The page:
Tina Regier’s son Tyler was an active little fellow, so at first the bruises that kept showing up on his legs didn’t seem too concerning. Little kids bump into things.
But then the number of bruises on his legs kept increasing. To make matters worse, Tyler had an ear infection that he just couldn’t seem to shake.
The Regier’s pediatrician recommended some blood tests. And the results that came back the evening of May 27 were every parent’s nightmare: Tyler had Acute Lymphoblastic Leukemia.
Tyler started treatment immediately, but, unfortunately, the first of five phases of treatment didn’t yield the results doctors had hoped for. A bone marrow biopsy found that he still has significant amounts of the disease in his body. As a result, doctors tell his parents that he now falls into a very high risk category. Caregivers have now started him on a second phase of treatment meant to eradicate the remaining cancer.
“We are frightened, but we are hopeful,” Tina said. “We are praying every day that this phase of treatment does help Tyler reach remission.”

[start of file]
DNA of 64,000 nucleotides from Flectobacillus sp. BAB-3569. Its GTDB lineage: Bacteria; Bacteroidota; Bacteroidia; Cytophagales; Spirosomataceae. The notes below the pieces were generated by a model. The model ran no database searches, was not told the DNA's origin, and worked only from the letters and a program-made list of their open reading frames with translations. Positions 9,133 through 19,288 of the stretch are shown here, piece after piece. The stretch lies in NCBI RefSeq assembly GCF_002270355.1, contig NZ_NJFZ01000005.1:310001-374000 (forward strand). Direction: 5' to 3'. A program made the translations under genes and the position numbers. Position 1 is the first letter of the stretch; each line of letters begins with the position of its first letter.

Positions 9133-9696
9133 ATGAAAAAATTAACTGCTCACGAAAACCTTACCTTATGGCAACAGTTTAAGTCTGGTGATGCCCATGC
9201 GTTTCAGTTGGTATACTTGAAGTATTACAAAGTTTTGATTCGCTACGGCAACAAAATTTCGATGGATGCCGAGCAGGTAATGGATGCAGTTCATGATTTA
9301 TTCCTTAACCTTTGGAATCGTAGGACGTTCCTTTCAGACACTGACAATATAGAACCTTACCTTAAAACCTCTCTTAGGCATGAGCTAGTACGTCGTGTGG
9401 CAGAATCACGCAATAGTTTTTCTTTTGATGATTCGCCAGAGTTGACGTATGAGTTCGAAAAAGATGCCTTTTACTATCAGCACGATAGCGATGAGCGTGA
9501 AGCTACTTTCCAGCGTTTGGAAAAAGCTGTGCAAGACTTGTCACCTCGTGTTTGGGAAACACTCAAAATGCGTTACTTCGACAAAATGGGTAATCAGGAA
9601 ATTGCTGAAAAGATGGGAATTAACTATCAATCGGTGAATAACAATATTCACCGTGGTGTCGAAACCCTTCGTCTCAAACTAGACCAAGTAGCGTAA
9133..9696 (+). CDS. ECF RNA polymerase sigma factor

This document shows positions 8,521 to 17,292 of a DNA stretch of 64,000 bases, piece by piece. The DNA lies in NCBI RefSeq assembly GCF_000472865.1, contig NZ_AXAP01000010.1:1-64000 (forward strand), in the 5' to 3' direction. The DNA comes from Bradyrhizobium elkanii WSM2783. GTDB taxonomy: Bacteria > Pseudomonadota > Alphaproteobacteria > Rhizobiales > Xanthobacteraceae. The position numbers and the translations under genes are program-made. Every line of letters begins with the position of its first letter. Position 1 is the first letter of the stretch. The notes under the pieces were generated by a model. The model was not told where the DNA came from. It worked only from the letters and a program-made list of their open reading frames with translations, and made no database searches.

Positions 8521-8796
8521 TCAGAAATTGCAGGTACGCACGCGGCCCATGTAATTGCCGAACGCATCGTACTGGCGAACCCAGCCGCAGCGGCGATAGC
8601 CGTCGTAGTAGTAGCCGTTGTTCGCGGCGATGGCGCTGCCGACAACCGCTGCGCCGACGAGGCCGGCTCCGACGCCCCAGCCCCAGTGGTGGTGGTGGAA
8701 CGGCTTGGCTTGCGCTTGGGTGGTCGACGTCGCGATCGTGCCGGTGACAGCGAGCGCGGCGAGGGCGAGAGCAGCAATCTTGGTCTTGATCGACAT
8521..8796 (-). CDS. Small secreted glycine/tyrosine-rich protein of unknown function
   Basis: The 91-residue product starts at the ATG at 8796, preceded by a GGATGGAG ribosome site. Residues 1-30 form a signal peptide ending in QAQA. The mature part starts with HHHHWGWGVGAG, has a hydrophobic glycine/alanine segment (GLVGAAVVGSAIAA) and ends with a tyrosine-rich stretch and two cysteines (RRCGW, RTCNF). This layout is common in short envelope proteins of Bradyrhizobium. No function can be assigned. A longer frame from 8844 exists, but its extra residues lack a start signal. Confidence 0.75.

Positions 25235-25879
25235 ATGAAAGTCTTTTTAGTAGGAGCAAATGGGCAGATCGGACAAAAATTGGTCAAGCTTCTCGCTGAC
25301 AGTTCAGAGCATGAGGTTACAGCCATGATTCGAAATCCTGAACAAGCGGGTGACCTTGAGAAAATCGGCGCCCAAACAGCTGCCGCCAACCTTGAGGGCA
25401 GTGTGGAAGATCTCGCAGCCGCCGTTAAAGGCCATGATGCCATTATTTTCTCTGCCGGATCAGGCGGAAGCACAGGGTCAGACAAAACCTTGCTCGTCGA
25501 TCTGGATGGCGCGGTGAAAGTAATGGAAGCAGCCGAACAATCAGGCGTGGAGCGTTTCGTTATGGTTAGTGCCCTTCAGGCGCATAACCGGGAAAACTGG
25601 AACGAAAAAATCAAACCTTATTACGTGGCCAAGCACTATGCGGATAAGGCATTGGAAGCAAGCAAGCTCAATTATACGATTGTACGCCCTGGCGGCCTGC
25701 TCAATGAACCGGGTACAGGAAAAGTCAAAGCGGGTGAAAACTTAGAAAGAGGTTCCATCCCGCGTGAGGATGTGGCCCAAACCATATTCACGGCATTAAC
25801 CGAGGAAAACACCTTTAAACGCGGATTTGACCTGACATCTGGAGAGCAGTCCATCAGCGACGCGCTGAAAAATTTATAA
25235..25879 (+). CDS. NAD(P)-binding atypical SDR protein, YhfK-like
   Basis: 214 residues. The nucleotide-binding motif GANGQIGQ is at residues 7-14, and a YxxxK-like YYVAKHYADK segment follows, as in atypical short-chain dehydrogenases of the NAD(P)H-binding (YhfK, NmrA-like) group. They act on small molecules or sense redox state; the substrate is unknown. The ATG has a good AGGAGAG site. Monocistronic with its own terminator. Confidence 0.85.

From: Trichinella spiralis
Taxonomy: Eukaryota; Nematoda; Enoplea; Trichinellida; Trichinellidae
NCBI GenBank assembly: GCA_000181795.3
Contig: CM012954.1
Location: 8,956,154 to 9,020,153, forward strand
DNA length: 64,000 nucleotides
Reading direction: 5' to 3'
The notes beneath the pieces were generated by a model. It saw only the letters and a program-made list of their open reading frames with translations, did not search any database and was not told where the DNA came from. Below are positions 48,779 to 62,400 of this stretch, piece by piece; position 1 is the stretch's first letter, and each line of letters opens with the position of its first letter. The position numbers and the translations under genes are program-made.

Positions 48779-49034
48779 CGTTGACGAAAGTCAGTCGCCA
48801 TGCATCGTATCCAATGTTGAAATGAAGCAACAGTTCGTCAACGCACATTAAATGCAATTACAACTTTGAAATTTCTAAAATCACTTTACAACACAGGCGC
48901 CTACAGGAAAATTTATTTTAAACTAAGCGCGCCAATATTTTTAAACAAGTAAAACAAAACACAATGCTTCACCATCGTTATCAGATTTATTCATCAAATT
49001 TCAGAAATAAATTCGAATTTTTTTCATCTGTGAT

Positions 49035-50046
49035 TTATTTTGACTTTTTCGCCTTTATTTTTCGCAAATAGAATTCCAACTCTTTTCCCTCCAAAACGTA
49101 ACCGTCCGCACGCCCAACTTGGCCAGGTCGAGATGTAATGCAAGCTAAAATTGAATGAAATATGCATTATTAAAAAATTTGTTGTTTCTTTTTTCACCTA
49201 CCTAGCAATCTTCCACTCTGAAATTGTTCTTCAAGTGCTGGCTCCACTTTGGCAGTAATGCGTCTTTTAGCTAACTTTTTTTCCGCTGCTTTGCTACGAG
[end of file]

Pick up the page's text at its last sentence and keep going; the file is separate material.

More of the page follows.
However, doctors have told the family that there is a very good chance Tyler may need a bone marrow transplant at some point.
In the meantime, friends are organizing a drive to get more people registered in the National Donor Marrow Program. The bone marrow registration drive will be next Wednesday, July 29 at Johnny’s Tavern at Corinth Square. From 11:30 a.m. to 7 p.m. that day, anyone can stop by Johnny’s where they’ll have a cotton swab taken of their cheek and register for the marrow donor program. Tyler’s supporters will be on hand for socializing throughout the drive.
Tina, a second grade teacher at Briarwood who returned to the school last year after having spent seven years living in Hawaii, said the family has been overwhelmed by the support the school community has shown.
“The Briarwood community has been amazing. They have been e-mailing, calling, bringing us meals, and offering to help any way they can. We are blessed to be surrounded by so many loving families,” she said. “We are also extremely grateful that our friends have organized a bone marrow drive in Tyler’s name. Finding a match is a difficult thing to do, and the more people we have on the national registry, the greater the chances of finding a match for Tyler and thousands of other little children.”
The Regiers also have a GoFundMe page established to help raise money to pay for special care for Tyler and time away from work this fall, when Tyler’s compromised immune system will prohibit him from being in normal day care. You can make donations to the campaign here.